A secular judge may preside over matters of life and death.  Christ’s elders do something much more important than that.  They watch out for the souls of their brethren (Heb 13:17).  They are worth more than the whole world (Mt 10:28).  They need to do this with dignity and concern, and yet, it can also be a joy not a burden.  Certainly our worship can be a joyful dignity.  Christians can be cheerful and happy while they worship in an assembly or in everyday life.

                                                                                –Jim Bailey

“Flaunt It”

Does it seem as if nearly every sports accomplishment these days has to be accompanied by an “In your face” celebration?  No matter if one’s team is far behind, the individual often flaunts conspicuously, disdainfully, and boldly his or her personal achievement.  The message appears to be, “If you’ve got it, flaunt it.”  We can also see this behavior in many other fields.  “Look at my car, house, intellect or good looks, they are so much better than yours.”

This is far from a new development.  Satan delighted in tempting Adam and Eve into flaunting the blessing God had given them.  After all, they already ruled over the animals and cared for the Garden (Gen 1:26) (Gen 2:20) (Gen 2:15).  He may have reasoned that they would be susceptible to his lie about being equal with God (Gen 3:5).  Then they could really flaunt it.  All throughout history mankind has longed to be applauded, recognized, appreciated and rewarded.  This desire is not evil in itself, but if the motivation is to elevate oneself and demean others, it definitely is.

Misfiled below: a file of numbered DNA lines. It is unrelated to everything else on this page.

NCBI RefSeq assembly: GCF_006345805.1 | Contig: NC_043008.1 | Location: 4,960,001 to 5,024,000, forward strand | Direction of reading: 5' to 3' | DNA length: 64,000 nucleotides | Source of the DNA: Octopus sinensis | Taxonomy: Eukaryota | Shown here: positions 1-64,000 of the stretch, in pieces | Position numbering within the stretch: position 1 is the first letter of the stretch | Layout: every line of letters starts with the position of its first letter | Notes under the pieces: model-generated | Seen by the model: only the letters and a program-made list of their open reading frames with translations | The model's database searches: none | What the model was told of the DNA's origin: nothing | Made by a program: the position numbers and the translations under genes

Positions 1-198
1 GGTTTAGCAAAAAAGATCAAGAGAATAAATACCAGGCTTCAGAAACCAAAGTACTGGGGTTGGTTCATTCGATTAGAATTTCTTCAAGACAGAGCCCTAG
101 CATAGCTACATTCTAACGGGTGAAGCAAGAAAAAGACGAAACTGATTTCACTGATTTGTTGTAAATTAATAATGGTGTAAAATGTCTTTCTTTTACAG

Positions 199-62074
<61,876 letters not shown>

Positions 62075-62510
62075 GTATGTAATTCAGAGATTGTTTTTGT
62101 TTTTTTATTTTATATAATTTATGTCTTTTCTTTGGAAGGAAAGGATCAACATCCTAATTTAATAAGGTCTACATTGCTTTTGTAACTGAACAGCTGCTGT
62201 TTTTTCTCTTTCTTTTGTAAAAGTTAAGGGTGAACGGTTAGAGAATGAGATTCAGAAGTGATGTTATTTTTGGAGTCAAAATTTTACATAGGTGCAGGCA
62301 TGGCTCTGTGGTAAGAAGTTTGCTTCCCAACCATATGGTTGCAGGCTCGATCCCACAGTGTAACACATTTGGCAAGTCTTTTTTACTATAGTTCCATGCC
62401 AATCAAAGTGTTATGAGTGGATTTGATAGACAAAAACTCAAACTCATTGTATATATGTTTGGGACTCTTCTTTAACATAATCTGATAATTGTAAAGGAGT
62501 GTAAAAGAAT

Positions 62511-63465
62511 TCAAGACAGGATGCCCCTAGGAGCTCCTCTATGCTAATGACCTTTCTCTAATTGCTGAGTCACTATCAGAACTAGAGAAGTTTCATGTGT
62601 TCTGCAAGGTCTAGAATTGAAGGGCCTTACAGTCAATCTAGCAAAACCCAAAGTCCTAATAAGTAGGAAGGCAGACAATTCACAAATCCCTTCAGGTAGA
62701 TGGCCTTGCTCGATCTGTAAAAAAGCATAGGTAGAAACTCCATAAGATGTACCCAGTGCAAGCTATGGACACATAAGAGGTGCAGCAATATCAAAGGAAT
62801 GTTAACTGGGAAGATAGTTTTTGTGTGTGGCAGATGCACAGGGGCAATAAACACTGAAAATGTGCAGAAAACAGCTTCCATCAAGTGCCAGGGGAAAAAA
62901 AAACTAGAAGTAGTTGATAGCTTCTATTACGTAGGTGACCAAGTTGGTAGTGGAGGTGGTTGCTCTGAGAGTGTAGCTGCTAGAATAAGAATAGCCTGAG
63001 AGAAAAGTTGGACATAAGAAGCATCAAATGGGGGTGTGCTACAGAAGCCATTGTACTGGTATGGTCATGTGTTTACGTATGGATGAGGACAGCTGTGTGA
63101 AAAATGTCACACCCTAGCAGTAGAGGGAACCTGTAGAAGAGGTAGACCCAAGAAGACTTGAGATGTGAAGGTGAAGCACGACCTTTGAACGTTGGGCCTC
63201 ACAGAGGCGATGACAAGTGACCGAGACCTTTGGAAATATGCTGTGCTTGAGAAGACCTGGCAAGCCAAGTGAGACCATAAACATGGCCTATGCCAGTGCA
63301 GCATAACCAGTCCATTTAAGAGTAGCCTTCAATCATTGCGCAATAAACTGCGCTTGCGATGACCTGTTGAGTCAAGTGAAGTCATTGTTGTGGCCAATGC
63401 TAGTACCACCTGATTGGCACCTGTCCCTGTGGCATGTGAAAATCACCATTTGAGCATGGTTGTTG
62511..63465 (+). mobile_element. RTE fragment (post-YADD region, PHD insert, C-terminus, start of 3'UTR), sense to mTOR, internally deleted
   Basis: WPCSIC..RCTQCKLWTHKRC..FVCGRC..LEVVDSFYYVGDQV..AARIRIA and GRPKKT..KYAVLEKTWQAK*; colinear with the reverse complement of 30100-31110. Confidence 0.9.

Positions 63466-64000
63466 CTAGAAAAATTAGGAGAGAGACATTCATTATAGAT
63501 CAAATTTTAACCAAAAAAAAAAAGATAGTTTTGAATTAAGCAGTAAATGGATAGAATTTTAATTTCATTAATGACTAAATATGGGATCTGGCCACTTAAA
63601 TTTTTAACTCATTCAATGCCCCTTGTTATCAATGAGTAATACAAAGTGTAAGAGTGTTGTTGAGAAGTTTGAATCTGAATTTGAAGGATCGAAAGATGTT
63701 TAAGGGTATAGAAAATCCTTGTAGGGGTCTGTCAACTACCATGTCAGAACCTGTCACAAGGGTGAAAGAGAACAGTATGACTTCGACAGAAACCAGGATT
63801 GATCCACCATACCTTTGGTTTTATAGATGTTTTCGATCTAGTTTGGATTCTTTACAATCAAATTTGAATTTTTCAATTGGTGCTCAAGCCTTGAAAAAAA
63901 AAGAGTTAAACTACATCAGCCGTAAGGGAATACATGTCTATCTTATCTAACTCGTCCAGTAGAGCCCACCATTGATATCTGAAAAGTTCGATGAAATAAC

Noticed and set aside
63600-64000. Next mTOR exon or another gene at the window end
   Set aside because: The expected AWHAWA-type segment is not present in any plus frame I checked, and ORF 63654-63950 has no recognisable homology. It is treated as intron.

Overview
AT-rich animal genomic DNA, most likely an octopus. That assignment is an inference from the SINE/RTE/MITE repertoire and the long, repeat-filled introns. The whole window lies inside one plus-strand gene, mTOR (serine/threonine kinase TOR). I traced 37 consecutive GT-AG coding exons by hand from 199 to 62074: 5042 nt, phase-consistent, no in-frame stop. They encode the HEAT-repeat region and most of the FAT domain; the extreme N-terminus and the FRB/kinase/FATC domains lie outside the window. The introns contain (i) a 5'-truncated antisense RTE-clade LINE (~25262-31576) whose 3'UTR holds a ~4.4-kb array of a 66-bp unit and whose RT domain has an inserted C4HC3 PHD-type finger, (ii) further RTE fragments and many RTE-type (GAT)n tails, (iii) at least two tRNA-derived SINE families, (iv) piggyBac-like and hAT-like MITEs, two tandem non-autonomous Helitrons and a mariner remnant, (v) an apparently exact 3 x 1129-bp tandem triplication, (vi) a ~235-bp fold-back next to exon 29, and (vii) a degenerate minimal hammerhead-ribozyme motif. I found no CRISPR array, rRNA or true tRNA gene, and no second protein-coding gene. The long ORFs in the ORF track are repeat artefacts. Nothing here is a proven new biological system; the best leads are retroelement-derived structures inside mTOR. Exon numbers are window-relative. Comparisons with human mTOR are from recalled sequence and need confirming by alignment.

The Holy Spirit speaks through the Apostles of those who were selfish and uncaring to their brethren.  Ananias and Sapphira wanted the praise of others but not the sacrifice (Acts 5:1-11).    Paul admonishes the Corinthians for their divisions and quarrels (1 Cor 1:10-13) and their humiliation of the poor during the Lord’s Supper (1 Cor 11:17-22).  Paul further teaches the sin of false pride in the analogy of the gifts of the Spirit and the parts of the human body (Rom 12:3-8) (1 Cor 12:14-26).  James forbids the favoritism of the brethren towards the wealthy and discrimination against the poor (Jas 2:1-6).

Of course Paul, Peter, John and even Jesus displayed their spiritual abilities, but always to edify and never to belittle anyone.  We can and should rejoice (Ps 118:24) (Php 4:4) (Lk 10:20) in our salvation, but in such a dignified and humble manner so that it could teach outsiders without flaunting our blessings (Col 4:5) (1 Th 4:12) (1 Tim 3:7).